An even more important indication of the Clinton administration's estimate of the popular mood was its obvious belief that the public was deeply opposed to placing American lives at risk in Yugoslavia. Certainly, there is nothing particularly edifying about a state of popular consciousness that is prepared to accept the killing of the people of another country as long as it does not cost any American lives. However, a war for which people are not prepared to accept any degree of sacrifice is not one for which the government can claim deep public support. It is worth recalling that more than 25,000 American soldiers had already been killed in Vietnam, and several hundred thousand wounded, before public opinion shifted decisively against that war.
There is nothing more intellectually barren and politically superficial than the type of pseudo-radicalism that confuses jargon with analysis and insists on interpreting such a complex and contradictory phenomenon as mass public opinion in naively "revolutionary" terms. It would be misleading and self-deluding to equate the relative absence of pro-war sentiment—that is, the mood of passive acquiescence that has prevailed throughout the bombing campaign—with a politically-conscious opposition to the imperialist assault on Yugoslavia. However, it would be no less incorrect to draw pessimistic conclusions from the present confused state of popular consciousness and to discount the very real potential for a change in the political orientation of the working class. Rather than superficial pessimism or optimism, it is necessary to investigate the objective state of class relations that has conditioned the response of different social strata to the Balkan War.
The financial boom and imperialism's new constituency
Among the most remarkable features of the attack on Yugoslavia has been the leading role played by individuals who once opposed the Vietnam War and participated in anti-imperialist protest movements. With the exception of Prime Minister Tony Blair of Britain—who had virtually no political history until he was selected by Rupert Murdoch to head the Labour Party—all the other major leaders of NATO's war would have claimed, earlier in their lives, to be opponents of imperialism. President Clinton, as everyone knows, avoided the draft, puffed marijuana, and publicly proclaimed his hatred of the US military. Javier Solana, the social democrat who had opposed the entry of Spain into NATO, is now the general secretary of the military alliance. The German Chancellor Gerhard Schroeder spouted Marxist phrases as leader of the Social-Democratic youth movement and opposed the deployment of Pershing missiles only 15 years ago. Joschka Fisher, his foreign minister, headed a group of self-styled revolutionary street fighters in the 1970s, and later, as a leader of the Green Party, proclaimed his intransigent commitment to pacifism. A recent portrait of the German foreign minister, published by the New York Times, reported that "Joschka Fisher vociferously defends the very policies he once denounced, infuriating the fundamentalists in his own Green Party." Massimo D'Alema, Italy's prime minister, led the Communist Party before it was transformed into the Democratic Party of the Left. The political history of these individuals is not merely a confirmation of the well-known French adage, "Before 30 a revolutionary; afterwards a swine." It typifies, rather, the evolution of a broad social layer in contemporary bourgeois society.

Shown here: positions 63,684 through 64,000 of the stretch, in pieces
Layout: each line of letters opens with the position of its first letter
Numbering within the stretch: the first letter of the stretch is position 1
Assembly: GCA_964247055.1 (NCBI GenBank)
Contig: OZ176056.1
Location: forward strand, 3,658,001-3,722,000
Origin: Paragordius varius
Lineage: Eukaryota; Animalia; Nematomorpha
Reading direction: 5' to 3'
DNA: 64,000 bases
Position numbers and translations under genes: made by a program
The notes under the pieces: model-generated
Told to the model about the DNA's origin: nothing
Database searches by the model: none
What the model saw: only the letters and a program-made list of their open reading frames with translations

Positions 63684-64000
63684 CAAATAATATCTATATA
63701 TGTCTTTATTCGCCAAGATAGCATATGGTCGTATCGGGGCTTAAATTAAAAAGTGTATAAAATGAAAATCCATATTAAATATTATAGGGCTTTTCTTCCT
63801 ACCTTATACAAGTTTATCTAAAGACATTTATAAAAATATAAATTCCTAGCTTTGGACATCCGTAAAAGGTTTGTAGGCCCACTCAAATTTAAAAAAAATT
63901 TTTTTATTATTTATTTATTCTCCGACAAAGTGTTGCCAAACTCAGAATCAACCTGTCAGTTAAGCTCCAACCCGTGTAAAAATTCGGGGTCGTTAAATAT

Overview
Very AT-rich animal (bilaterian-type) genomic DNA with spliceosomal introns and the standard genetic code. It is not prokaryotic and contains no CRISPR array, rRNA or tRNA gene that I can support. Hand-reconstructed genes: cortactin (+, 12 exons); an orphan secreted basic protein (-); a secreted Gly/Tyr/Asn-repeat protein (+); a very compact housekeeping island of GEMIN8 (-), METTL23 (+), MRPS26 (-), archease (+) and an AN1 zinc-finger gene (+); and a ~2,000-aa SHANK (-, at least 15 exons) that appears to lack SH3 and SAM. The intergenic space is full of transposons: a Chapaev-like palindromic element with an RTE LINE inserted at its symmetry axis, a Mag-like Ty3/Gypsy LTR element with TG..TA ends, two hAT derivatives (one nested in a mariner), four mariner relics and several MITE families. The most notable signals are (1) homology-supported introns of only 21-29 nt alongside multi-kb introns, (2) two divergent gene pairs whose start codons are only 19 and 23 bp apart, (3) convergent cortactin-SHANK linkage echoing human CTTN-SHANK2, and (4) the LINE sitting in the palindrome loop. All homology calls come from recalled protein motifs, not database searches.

The social structure and class relations of all the major capitalist countries have been deeply affected by the stock market boom that began in the early 1980s. Perpetually rising share values, especially the explosion in market valuations since 1995, have given a significant section of the middle class—especially among the professional elite—access to a degree of wealth they could not have imagined at the outset of their careers. Those who have actually grown rich comprise a relatively small percentage of the population. But in numerical terms, the "newly rich" represent a substantial and politically powerful social stratum. Capitalist governments devote much of their time and energy to satisfying its expanding appetites and ever more exotic tastes. Virtually freed from all conventional worries about personal budgets and available cash, the newly rich enjoy a level of opulence in their personal lives that the overwhelming mass of the population knows of only through movies, television and popular magazines.
The New York Times recently carried an interesting study of an important new trend in the United States real estate market: "The million-dollar mansion—or multimillion-dollar mansion, in some cities—is emerging as a high-profile badge of the gilded late 1990's, not just in the traditional pockets of wealth, but also in Middle American cities like Memphis where such homes have been rare."
These mansions, the Times noted, "are emblematic of an economic divide: the wealth generated in the boom that began in late 1995, while touching many people, has gone disproportionately and in huge quantities to the richest 5 percent of the nation's households. They have pocketed most of the gain from the stock market run-up, which has created thousands of multimillionaires overnight. And they have conspicuously channeled a big chunk of their gains into mansions."